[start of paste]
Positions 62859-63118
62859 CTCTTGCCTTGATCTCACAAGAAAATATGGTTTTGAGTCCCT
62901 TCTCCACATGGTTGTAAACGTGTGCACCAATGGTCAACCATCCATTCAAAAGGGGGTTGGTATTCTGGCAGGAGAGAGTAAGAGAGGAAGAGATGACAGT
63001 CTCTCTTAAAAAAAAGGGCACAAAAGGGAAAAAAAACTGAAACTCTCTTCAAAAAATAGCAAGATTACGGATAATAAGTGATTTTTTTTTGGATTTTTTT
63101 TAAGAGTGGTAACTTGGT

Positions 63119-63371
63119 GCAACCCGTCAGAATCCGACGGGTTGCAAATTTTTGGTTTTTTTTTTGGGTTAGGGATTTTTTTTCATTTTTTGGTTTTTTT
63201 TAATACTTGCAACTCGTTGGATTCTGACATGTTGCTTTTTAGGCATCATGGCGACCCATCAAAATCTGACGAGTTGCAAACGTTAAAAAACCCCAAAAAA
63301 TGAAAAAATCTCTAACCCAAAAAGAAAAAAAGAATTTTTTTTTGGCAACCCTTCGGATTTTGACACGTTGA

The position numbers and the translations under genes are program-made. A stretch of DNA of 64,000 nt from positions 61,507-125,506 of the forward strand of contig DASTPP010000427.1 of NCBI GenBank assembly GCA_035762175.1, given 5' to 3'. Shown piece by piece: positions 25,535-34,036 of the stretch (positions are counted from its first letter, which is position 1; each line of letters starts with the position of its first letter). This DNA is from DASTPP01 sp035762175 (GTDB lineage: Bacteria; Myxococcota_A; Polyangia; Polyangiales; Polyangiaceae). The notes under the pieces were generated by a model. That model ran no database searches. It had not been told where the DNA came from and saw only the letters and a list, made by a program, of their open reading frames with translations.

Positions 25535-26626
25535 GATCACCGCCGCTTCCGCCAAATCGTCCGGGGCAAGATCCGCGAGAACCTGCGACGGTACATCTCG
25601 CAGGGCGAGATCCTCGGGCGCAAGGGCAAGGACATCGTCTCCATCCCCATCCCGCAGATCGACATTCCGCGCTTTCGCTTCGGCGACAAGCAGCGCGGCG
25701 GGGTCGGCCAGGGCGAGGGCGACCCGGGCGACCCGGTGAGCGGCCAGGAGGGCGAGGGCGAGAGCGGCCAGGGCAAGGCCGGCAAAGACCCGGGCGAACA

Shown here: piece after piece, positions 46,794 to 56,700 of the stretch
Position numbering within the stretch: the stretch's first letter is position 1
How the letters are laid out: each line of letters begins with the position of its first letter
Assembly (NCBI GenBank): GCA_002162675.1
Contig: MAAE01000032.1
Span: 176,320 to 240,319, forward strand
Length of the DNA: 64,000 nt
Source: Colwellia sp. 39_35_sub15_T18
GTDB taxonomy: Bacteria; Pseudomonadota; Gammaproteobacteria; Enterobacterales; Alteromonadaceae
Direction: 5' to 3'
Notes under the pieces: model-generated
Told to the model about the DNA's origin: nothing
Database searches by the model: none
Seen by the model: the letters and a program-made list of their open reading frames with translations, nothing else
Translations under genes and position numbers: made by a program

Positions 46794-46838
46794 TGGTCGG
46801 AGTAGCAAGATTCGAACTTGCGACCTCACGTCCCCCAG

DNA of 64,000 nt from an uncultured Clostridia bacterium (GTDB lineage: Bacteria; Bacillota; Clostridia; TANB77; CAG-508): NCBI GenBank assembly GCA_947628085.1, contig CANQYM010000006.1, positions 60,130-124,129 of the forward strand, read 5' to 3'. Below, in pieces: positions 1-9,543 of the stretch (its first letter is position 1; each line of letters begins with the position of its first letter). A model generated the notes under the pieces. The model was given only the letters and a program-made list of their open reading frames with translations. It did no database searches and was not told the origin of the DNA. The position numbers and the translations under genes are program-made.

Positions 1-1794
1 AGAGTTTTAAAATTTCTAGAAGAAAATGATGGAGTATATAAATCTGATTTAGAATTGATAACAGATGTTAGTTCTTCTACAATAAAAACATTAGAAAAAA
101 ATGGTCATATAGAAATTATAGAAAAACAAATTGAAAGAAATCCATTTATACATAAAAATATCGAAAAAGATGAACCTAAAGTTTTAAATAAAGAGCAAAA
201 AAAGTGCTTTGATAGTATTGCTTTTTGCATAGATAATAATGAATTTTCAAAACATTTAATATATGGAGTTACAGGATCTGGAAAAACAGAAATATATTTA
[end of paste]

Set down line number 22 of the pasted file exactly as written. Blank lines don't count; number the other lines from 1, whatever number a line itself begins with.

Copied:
Source: Colwellia sp. 39_35_sub15_T18